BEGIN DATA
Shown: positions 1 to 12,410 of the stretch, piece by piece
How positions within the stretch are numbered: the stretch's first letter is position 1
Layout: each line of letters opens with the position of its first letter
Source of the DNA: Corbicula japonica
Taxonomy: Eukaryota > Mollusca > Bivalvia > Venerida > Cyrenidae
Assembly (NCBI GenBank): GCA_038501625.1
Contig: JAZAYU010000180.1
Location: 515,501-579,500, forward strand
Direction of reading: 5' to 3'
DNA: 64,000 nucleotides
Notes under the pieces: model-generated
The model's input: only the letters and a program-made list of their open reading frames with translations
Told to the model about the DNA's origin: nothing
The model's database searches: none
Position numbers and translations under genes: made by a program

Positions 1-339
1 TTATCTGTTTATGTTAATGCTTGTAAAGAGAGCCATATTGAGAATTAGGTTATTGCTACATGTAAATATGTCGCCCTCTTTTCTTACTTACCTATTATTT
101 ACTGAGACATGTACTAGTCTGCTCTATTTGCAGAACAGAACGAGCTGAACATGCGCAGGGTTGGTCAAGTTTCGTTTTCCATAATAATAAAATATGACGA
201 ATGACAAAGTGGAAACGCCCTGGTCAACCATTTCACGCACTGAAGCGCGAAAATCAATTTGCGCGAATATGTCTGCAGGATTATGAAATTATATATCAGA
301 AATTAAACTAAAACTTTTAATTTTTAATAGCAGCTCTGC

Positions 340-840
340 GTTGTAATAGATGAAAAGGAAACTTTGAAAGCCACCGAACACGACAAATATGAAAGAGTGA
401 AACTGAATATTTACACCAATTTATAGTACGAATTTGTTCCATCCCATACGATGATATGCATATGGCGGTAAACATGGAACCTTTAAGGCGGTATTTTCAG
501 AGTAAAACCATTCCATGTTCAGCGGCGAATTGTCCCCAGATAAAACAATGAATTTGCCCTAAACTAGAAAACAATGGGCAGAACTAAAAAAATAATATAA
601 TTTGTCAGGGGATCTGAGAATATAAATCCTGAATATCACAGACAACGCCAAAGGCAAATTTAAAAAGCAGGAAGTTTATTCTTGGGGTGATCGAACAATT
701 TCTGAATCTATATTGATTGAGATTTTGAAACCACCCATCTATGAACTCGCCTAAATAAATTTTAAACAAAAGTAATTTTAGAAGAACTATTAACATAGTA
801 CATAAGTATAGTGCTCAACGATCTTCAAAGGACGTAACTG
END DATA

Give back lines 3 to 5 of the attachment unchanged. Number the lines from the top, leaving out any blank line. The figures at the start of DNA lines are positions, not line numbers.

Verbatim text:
Layout: each line of letters opens with the position of its first letter
Source of the DNA: Corbicula japonica
Taxonomy: Eukaryota > Mollusca > Bivalvia > Venerida > Cyrenidae